And the fallout continues over the allegations against Blake Bailey, author of the biography of Philip Roth that was canceled this week by publisher W.W. Norton.
A publishing executive’s rape allegation against the Philip Roth biographer sent shockwaves through the industry—and put the Times’ handling of it under the microscope. Book critic Dwight Garner, aware of the claim since 2015, says the accuser didn’t want him “to take any actions.”
Charlotte Klein, writing in Vanity Fair, asserts:
The Times’ level of promotion wasn’t unusual for a book positioned as a serious literary biography—and especially one about the late Roth, who represents a kind of fantasy of what it meant to belong to a certain generation of American male novelists—but the paper’s own scoop inevitably raised questions of who knew what and when.
“The Blake Bailey story shows publishing’s institutions once again working to protect men.”
In Vox, Constance Grady explains why the allegations against Blake Bailey “have swept across the literary world”:
in part, that’s because the story of the allegations against Bailey involves so many major publishing figures, culminating in an accusation of rape occurring in the home of one of the New York Times’s staff book critics. The story being told about Blake Bailey right now is one of publishing’s institutional power being put to the service of powerful men.
This article from August 2020 offers “five perspectives on race and Shakespeare” based on a PBS broadcast of Public Theater’s Much Ado About Nothing that “features an all-Black cast in New York City’s Central Park.”
The commentary is from from first-year college students who studied the performance shortly before their campus shut down because of the COVID-19 pandemic last spring. “We hope that, just as the Public made new meanings of this old play, our voices can signal newer, younger, better ways of thinking about Shakespeare that help us uncover truth, gain empathy, and take responsibility for racism.”
Mariela Santos Muñiz writes about what she didn’t learn in grad school:
The textbooks that I had to use for my classes mostly presented one side of history — and they didn’t really include diverse perspectives. This was despite the fact that the U.S. is a diverse country. For one, I didn’t learn much about U.S. Latinx history while in school.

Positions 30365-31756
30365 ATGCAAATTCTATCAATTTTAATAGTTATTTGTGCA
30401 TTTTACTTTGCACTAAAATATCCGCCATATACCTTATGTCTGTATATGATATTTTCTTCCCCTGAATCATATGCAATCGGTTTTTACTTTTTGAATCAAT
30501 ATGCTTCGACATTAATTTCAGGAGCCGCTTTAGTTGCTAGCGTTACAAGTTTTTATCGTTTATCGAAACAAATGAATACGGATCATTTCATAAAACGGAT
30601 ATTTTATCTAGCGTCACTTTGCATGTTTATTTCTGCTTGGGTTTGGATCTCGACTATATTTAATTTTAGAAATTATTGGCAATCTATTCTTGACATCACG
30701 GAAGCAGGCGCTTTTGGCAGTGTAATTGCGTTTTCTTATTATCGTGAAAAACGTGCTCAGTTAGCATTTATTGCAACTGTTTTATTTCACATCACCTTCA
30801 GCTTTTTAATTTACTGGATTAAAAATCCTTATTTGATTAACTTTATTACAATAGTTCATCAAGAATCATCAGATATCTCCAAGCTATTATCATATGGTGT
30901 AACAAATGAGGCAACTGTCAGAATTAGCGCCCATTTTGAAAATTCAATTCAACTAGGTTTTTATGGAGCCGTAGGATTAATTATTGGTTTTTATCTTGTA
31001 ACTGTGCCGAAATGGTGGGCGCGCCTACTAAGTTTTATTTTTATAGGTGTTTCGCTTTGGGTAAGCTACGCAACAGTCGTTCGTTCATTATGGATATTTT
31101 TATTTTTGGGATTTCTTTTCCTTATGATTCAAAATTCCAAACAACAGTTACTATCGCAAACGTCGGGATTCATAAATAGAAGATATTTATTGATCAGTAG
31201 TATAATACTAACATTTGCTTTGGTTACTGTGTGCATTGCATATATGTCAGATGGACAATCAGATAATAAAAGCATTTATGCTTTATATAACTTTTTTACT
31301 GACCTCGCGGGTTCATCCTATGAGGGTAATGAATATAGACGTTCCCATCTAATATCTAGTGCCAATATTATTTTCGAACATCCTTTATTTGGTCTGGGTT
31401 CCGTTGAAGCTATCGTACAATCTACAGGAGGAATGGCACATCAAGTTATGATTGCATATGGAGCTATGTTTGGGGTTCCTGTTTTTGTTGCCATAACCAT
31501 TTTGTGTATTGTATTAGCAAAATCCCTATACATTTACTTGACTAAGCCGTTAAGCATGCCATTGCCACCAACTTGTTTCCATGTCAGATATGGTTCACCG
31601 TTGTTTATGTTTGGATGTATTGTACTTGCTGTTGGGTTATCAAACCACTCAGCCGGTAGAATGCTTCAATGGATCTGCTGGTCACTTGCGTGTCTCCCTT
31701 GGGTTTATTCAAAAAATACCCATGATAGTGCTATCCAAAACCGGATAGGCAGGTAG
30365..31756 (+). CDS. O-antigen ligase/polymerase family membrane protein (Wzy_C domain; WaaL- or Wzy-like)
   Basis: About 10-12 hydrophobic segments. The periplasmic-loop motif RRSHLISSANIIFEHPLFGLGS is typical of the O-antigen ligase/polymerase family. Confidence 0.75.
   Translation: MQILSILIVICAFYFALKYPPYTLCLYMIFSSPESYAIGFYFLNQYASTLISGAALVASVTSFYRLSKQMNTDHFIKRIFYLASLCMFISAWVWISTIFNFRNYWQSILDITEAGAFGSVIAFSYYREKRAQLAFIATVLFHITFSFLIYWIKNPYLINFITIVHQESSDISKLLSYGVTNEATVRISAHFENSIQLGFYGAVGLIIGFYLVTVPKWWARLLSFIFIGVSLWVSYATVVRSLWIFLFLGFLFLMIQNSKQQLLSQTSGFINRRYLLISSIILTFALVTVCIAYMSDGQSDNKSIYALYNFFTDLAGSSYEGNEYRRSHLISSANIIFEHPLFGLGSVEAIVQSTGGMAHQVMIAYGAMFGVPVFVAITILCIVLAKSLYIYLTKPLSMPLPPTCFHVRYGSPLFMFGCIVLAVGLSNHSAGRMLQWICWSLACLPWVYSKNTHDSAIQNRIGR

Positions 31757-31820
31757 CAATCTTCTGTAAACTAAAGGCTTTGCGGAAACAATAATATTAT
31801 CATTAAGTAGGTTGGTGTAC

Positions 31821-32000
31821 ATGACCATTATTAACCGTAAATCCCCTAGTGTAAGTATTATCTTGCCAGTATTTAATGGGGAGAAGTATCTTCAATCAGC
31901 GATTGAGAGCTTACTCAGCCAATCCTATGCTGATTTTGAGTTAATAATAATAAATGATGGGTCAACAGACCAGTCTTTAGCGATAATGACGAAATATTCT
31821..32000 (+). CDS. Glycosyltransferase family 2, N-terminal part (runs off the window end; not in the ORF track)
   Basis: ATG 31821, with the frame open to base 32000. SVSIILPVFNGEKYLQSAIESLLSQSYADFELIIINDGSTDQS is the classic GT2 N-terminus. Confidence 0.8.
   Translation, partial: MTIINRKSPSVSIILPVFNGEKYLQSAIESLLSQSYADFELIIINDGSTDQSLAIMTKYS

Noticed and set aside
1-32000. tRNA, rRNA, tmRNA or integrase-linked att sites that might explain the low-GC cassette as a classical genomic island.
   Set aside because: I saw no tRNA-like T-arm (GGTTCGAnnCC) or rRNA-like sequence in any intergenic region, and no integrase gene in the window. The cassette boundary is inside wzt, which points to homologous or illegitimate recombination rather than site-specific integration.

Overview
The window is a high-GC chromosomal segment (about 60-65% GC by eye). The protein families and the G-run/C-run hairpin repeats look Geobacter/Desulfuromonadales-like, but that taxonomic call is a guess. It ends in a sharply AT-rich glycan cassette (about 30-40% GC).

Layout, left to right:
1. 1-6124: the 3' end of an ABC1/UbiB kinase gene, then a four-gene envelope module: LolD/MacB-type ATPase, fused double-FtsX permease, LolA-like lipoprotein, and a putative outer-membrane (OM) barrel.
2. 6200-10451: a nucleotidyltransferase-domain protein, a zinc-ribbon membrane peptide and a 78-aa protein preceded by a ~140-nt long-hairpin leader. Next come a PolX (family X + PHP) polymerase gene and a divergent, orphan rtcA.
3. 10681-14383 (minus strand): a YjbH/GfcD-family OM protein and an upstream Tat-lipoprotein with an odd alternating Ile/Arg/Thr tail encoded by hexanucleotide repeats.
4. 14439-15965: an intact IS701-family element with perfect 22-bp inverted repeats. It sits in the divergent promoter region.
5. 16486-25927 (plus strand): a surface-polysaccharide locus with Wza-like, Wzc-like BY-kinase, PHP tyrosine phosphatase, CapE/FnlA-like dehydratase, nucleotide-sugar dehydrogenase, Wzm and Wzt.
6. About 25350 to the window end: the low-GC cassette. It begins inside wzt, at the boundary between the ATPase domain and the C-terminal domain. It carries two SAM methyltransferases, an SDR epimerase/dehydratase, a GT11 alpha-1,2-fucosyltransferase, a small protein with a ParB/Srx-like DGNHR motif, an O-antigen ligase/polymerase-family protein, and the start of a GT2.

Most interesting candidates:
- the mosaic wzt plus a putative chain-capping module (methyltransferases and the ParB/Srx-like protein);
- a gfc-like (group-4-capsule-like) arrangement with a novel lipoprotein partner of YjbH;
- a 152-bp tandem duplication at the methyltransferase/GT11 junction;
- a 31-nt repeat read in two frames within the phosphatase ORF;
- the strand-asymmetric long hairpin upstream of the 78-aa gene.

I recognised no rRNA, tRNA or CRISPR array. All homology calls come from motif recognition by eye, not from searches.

When she started contributing to Book Riot after graduation, she wrote articles that made her realize how much she hadn’t learned in school.
So, I started looking for books to reeducate myself. As part of this process, I changed how I chose the books that I read. This meant focusing on the author as well. Being able to see the world differently is about the subject matter, yes — but it’s also about who’s telling the story.
See some of her suggestions for “books that center the perspectives of people that are traditionally underrepresented and overlooked.”
“As the subject of no fewer than three biographies since her death in 1995, the popular writer lived a complicated, if fascinating, life. What was she really like?”
One of the items still on my list of literary projects to complete is a deep dive into the life and works of the fascinating Patricia Highsmith.
The writer was a collision of contradictions, a woman for whom every aspect of herself (including being a woman) demanded internal debate. In her private life, she swung dramatically between polar states of desire and disgust. Her personal journals that she kept her whole life — separate from what she called her “cahiers,” or notebooks in which she worked on her fiction — reveal a woman at the mercy of her emotional tides, drawn to the darkest corners of her psyche.
Novelist and book critic Lauren Oyler on taking risks, writing in the first person, managing self-doubt, and why she increasingly doesn’t have a good answer for “why we write.”
Lauren Oyler, author of the novel Fake Accounts, is here interviewed by Michelle Lynn King. Oyler says she created the first-person narrator of Fake Accounts because “I’m really interested in the issues of the first person narrator and the author in the time of the internet.”
About the concept of the unreliable narrator, she says, “We’ve all learned that everybody’s performing all the time and that the self is a fiction.”
What exactly is bookishness? Michael Seidlinger here defines it as “a person’s interest in maintaining nearness to books. It is a term derived from bookish, which is a label often applied to people who read a lot.”
Seidlinger examines the world of bookishness and how it manifests in today’s culture, from celebrity book clubs to Instagram influencers and companies that market items (clothing, candles, wall hangings, and throw pillows) to help people create their personal bookish persona.
© 2021 by Mary Daniels Brown